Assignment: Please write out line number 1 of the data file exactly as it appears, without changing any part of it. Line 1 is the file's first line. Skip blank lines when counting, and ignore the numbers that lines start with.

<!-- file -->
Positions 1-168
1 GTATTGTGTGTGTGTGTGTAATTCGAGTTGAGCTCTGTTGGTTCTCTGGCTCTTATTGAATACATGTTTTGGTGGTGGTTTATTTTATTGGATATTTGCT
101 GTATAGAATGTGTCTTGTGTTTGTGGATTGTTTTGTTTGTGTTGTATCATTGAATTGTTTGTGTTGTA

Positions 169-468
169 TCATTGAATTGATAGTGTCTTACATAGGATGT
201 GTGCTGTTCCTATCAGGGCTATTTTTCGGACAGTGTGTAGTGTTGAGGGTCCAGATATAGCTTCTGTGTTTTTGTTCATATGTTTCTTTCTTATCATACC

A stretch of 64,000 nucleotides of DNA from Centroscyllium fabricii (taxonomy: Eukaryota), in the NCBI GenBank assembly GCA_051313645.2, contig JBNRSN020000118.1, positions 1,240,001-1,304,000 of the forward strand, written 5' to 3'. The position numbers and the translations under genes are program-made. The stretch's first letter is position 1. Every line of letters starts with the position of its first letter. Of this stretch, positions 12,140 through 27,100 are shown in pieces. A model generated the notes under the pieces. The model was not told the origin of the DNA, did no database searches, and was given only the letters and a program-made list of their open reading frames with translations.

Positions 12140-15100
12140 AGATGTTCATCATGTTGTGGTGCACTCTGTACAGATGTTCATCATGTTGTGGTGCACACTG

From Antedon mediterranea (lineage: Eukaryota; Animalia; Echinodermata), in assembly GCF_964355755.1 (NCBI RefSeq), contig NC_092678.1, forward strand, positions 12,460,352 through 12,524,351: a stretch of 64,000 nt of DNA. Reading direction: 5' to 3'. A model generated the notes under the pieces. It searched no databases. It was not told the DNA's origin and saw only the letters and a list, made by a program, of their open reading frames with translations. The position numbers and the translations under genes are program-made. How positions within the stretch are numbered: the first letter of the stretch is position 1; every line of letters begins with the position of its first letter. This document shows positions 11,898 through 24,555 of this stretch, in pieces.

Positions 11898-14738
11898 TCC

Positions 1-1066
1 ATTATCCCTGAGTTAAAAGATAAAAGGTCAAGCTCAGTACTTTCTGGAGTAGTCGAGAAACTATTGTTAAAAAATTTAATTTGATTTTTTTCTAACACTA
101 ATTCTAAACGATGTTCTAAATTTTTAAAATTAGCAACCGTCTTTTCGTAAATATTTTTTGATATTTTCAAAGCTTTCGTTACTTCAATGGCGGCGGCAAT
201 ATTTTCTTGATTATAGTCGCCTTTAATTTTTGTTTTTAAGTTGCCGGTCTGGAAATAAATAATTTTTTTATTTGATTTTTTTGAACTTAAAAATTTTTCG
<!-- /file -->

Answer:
Positions 1-168